Oklahoma public school districts are bracing for additional funding cuts this school year and next, even as they currently struggle to teach students during a pandemic with fewer state dollars.
Choctaw-Nicoma Park Public Schools began the school year with $1.7 million less in state aid than last year.
“That’s significant to us,” said Kevin Berry, the district’s chief financial officer. “I expect to lose several hundred thousand more with the midyear adjustment.”
Mid-year adjustments in state aid are based in part on districts’ Oct. 1 enrollment.
“We’re down 400 kids right now, which was surprising,” Berry said. “Most districts will lose money at midyear.”
The surge in enrollment at virtual charter schools is a big factor, he said.
When students move from a traditional school to a charter school, state money follows them. Epic Charter Schools alone reports it enrolled 61,000 students this school year, nearly 1 in 10 public school students.
“I think we’re facing a real shock to the system,” Rep. John Waldron, D-Tulsa, said. “Tulsa Public Schools is going to lose thousands of students this year.”
He expects many students will return to their community schools after a year or two and those schools will bounce back.
“(Traditional) schools were slow to adjust to virtual. Now they’ve had a wakeup call,” Waldron said. “It’s going to lead to a renaissance in our public schools.”
In the short term, however, he has “tremendous concern” for schools that are losing state aid while incurring additional expenses related to COVID-19. And they likely will take another hit next fiscal year, he said.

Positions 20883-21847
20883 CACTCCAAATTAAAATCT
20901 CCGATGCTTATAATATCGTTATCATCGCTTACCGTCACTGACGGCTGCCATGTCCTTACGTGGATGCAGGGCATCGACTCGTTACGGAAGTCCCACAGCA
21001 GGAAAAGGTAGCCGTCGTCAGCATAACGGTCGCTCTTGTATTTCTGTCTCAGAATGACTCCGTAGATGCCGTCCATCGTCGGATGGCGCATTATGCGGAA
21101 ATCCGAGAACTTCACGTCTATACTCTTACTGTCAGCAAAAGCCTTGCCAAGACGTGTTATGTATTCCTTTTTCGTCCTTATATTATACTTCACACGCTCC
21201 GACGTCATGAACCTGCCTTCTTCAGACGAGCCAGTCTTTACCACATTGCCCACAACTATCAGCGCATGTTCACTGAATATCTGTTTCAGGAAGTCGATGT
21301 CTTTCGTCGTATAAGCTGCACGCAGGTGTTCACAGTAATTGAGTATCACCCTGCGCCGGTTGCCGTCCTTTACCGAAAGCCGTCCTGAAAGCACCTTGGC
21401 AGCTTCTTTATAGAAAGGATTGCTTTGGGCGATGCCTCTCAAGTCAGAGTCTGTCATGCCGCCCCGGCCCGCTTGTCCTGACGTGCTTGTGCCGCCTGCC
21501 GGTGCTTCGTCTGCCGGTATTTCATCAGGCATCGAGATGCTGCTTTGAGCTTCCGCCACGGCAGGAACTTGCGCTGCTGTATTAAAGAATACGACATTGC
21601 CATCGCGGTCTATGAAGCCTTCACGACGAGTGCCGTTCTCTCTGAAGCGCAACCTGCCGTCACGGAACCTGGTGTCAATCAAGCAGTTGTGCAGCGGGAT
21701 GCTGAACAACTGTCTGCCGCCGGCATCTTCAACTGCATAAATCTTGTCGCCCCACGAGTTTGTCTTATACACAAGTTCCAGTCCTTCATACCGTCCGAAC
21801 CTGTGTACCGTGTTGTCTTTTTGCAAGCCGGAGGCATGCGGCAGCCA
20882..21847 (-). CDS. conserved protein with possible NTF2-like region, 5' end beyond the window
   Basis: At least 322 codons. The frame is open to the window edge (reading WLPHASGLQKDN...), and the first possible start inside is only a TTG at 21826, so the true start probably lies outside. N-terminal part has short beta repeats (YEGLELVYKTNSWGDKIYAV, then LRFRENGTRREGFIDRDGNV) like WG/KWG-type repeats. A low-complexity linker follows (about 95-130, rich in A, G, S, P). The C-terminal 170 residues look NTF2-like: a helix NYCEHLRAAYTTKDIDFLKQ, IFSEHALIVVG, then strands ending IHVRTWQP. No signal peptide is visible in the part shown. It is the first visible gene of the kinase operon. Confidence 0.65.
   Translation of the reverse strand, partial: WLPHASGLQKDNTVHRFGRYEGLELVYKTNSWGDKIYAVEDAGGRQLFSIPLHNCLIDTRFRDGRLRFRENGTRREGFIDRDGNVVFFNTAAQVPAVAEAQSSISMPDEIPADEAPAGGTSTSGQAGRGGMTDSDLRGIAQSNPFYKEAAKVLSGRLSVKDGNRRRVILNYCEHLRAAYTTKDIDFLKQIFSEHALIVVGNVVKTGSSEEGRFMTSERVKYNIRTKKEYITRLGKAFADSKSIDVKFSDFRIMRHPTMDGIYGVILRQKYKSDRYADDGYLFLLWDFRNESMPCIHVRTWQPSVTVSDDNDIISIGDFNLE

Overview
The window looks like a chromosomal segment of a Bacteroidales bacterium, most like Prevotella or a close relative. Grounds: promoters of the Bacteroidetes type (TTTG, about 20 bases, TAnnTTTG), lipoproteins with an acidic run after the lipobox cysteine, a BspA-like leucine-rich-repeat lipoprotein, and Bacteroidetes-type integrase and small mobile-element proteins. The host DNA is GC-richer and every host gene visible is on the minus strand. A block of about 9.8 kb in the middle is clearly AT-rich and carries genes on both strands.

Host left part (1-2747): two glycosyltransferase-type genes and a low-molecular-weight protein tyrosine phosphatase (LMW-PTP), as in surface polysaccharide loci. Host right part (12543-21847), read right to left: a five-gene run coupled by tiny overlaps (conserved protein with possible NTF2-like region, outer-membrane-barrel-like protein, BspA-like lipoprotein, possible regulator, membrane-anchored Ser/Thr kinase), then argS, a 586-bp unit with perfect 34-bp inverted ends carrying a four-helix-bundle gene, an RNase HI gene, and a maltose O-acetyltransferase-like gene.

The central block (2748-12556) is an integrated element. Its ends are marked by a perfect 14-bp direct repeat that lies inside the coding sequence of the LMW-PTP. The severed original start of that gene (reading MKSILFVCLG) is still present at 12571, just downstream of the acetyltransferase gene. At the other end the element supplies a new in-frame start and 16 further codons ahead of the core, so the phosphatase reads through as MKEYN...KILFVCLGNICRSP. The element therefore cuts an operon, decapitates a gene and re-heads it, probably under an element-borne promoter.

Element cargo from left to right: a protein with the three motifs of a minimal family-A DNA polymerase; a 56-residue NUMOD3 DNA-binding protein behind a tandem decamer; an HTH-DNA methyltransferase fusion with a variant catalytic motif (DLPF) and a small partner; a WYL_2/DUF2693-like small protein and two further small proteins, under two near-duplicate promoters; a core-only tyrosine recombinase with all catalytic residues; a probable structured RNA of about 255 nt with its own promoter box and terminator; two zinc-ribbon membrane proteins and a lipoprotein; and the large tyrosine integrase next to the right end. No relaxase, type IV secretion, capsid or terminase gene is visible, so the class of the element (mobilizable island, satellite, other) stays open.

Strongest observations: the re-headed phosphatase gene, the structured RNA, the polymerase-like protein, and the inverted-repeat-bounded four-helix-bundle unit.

A massive shift to virtual education is challenging the system of determining what students actually know and how they know it.
Berry estimates Choctaw-Nicoma Park will lose another $2 million to $2.5 million in state aid in 2021-22, an amount that equals the salaries for 50 teachers.
Midwest City-Del City Public Schools Superintendent Rick Cobb said district officials are discussing how to prepare the community for a different funding picture this year and much different next year.
Mid-Del’s enrollment is down 3,000 students — 2,000 in elementary grades. Cobb said the district is staffed for 14,000 students, but 11,000 enrolled. Next year he expects enrollment to be somewhere in the middle.
Staff reductions are likely, but he hopes much of it will happen through attrition and retirement. Larger class sizes and redistricting elementary school boundaries are possibilities the district is considering.
“It’s a tough season for us to be in,” Cobb said. “Teachers are trying to teach class and it’s harder than it’s ever been. But we’re also trying to prepare for a gigantic budget collapse that our teachers aren’t even feeling yet.”
Allocating Limited Dollars
A February report from the National Center for Education Statistics lists the average per-pupil expenditure in U.S. public schools in 2017 at $12,258. Oklahoma was far below at $7,921. Only Idaho ($7,554) and Utah ($7,206) were lower. Oklahoma’s 3.9% decrease from the previous year was the nation’s largest drop.
Rep. Rhonda Baker, R-Yukon, wanted to increase school funding for districts with a high number of poor students and English language learners in 2019 when the state budget had a nearly $600 million surplus.
Baker, who chairs the House Common Education Committee, and former Sen. Gary Stanislawski, R-Tulsa, co-authored a bill that would have updated the formula Oklahoma has used for more than 30 years to distribute state aid.
Senate Bill 362 passed the Senate 41-6 and passed out of a House committee 11-0 but never got a full vote on the House floor.
It was based on recommendations from a task force to give more weight to higher-need students, which would have increased funding for districts starting this school year, said Stanislawski, who chaired the task force. The plan was to put $200 million from the state surplus into the funding formula to protect districts with fewer high-need students from losing a lot of money to districts that do.